A self-proclaimed “spoken-word guy,” Jack O’Malley is looking forward to transferring his upbeat view of life in Michigan to the printed page. “I’m thrilled about this,” O’Malley said about his new gig with Michigan Country Lines magazine. “It’s a whole new avenue, and I like a challenge.” Beginning with this edition, his column on the Readers’ Page will appear in alternating issues. O’Malley will use the hallowed space, once occupied by Jim Hough, then Mike Buda, to expand on what he already does on northern Michigan radio and TV: celebrate the great and quirky people and places of his home state, filtering the stories through the lens of his buoyant personality. “People get enough bad news,” he says. “They want a little good news.”
O’Malley, 54, relishes the role of good-news messenger. To Traverse City area people, his voice is as familiar as cherry pie. He’s hosted the WTCM Radio Morning Show since 1984, making it the longest-running morning radio show in northern Michigan. O’Malley describes the program, which airs from 5 to 9 a.m. Monday through Friday as “full-service,” meaning a complete package of music (country), news, weather, traffic reports— everything listeners need to start their day, except the coffee.
“People waking up want to know the world is still here and that all is well,” O’Malley explains. The idea is to be happy and fun, and keep people informed.” Brief interviews with various guests are also part of his routine—a local librarian offering a glimpse of what Traverse City folks are reading, an outdoor writer discussing what’s biting in the Bay, or a city official discussing a development project.
A true multi-media man, O’Malley also turns up every Monday on the northern Michigan CBS affiliate WWTV (TV 9&10), in the form of “Jack’s Journal,” a 2-minute human-interest feature that airs during the 6 p.m. news. The subjects? “Gosh, it’s everybody and everything,” O’Malley says, tossing out a few recent examples—a hidden gem known as the Manton Military Museum, a one-man band, a funky little “Up North” tavern… O’Malley describes the drill: “I get a cameraman and travel all over northern Michigan—from Alpena to the eastern Upper Peninsula, to the Ludington area—I follow the subject around, do an interview, put it all together.” Now and then O’Malley spends the 2 minutes musing about one of modern life’s marvels—the overwhelming number of options, for example, in a supermarket cookie aisle.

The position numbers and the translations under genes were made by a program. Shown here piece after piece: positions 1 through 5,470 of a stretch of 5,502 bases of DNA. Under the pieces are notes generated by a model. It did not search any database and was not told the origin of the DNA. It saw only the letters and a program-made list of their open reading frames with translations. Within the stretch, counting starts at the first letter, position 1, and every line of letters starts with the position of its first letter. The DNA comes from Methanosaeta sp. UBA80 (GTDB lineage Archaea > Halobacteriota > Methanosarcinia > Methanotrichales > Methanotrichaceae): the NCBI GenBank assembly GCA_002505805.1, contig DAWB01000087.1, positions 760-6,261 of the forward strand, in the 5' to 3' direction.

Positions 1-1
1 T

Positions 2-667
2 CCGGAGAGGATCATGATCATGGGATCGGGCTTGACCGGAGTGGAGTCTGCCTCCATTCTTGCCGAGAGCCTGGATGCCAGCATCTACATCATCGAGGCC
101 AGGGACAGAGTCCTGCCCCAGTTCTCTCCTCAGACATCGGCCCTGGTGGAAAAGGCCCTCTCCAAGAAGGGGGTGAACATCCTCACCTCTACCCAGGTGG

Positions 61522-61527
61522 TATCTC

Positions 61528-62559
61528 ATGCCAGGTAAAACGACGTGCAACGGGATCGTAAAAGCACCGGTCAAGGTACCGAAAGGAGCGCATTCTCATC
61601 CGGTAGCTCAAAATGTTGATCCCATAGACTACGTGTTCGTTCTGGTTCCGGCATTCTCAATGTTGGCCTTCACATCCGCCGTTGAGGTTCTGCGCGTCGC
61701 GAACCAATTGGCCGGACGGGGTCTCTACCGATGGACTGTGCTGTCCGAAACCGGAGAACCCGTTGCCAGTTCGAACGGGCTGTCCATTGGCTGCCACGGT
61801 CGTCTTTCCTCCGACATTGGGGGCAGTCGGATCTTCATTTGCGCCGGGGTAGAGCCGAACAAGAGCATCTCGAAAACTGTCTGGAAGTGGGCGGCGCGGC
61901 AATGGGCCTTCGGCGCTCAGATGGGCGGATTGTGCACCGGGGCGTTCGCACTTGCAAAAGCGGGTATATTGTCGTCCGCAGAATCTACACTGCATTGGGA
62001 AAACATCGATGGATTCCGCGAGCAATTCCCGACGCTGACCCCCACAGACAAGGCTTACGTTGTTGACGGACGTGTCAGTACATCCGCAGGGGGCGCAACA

O’Malley gleans ideas from his viewers and listeners, production team members, and his own observations. For Country Lines, O’Malley, who grew up in Detroit, will continue working Michigan’s fertile human interest soil, but on a broader, statewide field.
“I’m a Michigan boy,” he says. “My heart is in Michigan.” O’Malley and his wife Robin are, by the way, Cherryland Electric Co-op members. O’Malley has two grown daughters and a 12-year-old son. As this Country Lines edition went to press, a first grandchild was also expected. A veteran hunter of human-interest stories, O’Malley knows that the eyes and ears of his listeners, viewers, and now, readers, are his best bush-beaters. If you have an idea for a column, he wants to hear from you. “I’m always open to ideas and suggestions,” he says. On column writing, as well as on grandfathering.